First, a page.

Prevalence of Chronic Conditions by Sexual Orientation and Rural-Urban Location


There are well-documented disparities in health by both sexual orientation and rurality, with lesbian, gay, and bisexual (LGB) adults experiencing poorer health outcomes than heterosexual adults, and rural residents experiencing poorer health outcomes than urban residents. There are many reasons for rural LGB health disparities, including homophobia and stigma, discriminatory policies, and structural urbanism – that is, when rural communities are disadvantaged relative to urban communities. Both LGB individuals and rural residents have more barriers to accessing health care, including transportation, insurance coverage, access to providers, and discrimination. There are also fewer social supports and reduced access to lesbian, gay, bisexual, transgender, and queer or questioning affirming providers in rural communities, since many are based in urban areas.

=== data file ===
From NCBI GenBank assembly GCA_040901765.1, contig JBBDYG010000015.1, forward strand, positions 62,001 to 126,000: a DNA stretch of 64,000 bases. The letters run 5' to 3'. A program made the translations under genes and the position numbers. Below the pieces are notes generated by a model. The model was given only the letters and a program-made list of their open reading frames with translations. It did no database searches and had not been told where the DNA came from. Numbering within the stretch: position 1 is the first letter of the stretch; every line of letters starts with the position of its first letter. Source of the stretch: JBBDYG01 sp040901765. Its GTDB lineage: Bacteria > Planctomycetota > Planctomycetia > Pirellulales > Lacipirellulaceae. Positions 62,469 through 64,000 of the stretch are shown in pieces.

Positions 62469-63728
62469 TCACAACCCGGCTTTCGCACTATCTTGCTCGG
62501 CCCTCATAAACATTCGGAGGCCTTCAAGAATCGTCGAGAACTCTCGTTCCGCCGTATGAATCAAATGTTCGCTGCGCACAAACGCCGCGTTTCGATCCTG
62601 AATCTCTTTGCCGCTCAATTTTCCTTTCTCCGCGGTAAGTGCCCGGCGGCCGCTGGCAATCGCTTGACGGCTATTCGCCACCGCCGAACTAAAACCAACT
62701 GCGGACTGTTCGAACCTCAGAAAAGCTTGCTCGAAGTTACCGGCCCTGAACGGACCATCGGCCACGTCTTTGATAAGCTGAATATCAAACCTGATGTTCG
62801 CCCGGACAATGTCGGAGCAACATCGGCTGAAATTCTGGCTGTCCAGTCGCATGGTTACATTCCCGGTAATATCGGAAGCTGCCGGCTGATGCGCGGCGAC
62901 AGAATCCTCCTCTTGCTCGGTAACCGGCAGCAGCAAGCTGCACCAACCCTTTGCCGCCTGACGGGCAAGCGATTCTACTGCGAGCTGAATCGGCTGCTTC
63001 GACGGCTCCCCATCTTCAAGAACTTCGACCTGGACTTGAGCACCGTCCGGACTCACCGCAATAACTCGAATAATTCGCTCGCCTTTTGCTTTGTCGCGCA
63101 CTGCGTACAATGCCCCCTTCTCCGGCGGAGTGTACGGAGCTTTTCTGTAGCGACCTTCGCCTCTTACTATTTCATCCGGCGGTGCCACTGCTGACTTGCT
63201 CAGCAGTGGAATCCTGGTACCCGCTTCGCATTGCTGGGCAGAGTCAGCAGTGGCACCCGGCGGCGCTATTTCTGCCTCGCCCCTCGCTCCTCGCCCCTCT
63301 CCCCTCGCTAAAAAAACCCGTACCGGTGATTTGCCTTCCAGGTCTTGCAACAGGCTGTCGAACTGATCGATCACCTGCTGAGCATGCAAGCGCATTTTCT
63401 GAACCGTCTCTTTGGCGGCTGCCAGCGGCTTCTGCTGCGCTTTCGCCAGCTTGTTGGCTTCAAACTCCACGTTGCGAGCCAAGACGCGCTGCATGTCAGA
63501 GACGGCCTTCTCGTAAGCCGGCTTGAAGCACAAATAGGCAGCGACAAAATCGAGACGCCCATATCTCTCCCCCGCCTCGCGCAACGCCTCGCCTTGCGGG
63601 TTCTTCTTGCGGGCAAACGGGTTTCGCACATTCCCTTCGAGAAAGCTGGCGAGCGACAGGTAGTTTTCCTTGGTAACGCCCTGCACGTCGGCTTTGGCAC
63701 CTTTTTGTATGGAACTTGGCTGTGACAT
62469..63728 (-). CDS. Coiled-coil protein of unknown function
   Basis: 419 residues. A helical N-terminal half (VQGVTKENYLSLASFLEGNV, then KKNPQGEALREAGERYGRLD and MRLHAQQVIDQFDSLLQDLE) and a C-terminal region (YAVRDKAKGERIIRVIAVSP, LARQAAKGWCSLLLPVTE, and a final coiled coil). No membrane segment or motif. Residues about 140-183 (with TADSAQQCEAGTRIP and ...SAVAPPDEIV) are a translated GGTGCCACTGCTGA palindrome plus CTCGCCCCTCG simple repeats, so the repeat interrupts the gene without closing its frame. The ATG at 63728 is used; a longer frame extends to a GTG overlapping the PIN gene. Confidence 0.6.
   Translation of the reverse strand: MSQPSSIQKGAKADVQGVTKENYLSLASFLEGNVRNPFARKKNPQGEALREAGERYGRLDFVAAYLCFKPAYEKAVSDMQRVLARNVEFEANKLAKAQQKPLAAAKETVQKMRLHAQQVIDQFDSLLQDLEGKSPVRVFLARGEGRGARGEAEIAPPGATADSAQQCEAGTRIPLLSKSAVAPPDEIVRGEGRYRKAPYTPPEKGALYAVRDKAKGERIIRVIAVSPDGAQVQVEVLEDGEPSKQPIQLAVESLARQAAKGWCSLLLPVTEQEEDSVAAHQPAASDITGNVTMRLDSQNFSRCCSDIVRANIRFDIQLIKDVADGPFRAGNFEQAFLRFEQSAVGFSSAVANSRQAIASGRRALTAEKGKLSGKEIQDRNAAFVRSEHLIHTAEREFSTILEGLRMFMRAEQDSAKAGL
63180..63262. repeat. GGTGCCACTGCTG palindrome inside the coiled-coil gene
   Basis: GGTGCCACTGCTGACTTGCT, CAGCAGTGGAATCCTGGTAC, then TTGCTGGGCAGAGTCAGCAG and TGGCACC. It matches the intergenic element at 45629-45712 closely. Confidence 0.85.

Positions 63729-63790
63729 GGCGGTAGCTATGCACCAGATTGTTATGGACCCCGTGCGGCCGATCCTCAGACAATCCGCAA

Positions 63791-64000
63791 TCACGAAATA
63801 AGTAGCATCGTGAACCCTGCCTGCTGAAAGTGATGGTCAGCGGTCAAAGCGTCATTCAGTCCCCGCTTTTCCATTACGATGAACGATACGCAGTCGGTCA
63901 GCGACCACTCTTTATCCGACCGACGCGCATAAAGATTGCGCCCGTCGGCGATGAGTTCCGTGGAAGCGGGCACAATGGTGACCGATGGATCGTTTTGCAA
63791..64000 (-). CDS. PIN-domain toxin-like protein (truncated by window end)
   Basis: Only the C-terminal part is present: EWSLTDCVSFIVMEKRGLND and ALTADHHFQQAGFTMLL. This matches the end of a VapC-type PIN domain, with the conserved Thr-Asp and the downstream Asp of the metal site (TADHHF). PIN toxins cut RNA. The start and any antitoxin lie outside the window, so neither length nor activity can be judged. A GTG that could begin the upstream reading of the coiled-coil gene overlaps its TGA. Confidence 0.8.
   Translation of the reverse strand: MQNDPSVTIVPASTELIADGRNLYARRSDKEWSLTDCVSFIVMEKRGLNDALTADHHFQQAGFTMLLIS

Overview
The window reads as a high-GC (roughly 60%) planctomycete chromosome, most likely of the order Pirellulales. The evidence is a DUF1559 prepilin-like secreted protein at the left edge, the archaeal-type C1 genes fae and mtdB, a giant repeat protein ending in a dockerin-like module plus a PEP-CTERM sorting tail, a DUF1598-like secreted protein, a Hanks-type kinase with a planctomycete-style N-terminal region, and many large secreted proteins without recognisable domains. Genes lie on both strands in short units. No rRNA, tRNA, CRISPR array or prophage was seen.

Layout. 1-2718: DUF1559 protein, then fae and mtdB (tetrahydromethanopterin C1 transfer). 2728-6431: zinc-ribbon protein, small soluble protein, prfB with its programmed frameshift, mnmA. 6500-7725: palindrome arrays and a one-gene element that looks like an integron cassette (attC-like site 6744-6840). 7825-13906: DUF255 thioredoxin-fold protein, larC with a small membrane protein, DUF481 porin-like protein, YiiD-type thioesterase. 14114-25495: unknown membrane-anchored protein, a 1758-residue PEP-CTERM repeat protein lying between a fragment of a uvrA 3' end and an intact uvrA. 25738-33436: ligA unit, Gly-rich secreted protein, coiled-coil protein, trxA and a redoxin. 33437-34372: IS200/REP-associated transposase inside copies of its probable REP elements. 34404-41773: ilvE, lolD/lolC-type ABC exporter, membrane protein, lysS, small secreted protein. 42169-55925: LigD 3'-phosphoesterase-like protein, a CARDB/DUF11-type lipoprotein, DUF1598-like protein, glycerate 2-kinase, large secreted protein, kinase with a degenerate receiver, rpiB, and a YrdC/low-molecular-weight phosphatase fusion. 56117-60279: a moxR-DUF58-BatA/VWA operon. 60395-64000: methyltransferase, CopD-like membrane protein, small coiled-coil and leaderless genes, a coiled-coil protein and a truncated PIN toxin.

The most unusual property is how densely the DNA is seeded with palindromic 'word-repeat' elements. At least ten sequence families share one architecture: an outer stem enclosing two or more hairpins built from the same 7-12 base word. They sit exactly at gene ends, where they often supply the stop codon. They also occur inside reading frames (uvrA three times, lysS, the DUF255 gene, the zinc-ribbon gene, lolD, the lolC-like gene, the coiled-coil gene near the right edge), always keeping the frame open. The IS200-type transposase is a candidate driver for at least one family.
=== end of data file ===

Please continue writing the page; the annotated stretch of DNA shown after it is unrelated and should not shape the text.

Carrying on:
Despite the similar challenges that rural residents and LGB individuals face in accessing health care and achieving positive health outcomes, few studies focus on the intersection of rurality and sexual orientation. This policy brief addresses that gap using nationally representative data to examine rates of chronic conditions by rurality and sexual orientation. Chronic conditions require regular and reliable access to care and are among the most useful measures of population health in that they are relatively common and strongly associated with mortality and morbidity. Detecting differences in chronic conditions is one important way to reveal population-level health inequities.

Key Findings
  • Compared with heterosexual adults and urban LGB adults, rural LGB adults have the highest rates of chronic conditions overall and were the most likely to report having three or more chronic conditions (43.8% of rural LGB adults).
  • Rural LGB adults have statistically higher rates of arthritis, depression, and diabetes, compared with urban LGB adults.
  • Rural LGB adults have statistically higher rates of asthma, depression, and anxiety, compared with rural heterosexual adults.
  • More than half (54.0%) of rural LGB adults reported a diagnosis of depression, and 43.8% reported a diagnosis of anxiety — rural LGB adults reported higher levels of depression and anxiety than any other group.
University of Minnesota Rural Health Research Center
Carrie Henning-Smith, Gilbert Gonzales, Megan Lahr, Hannah MacDougall, Austen Ott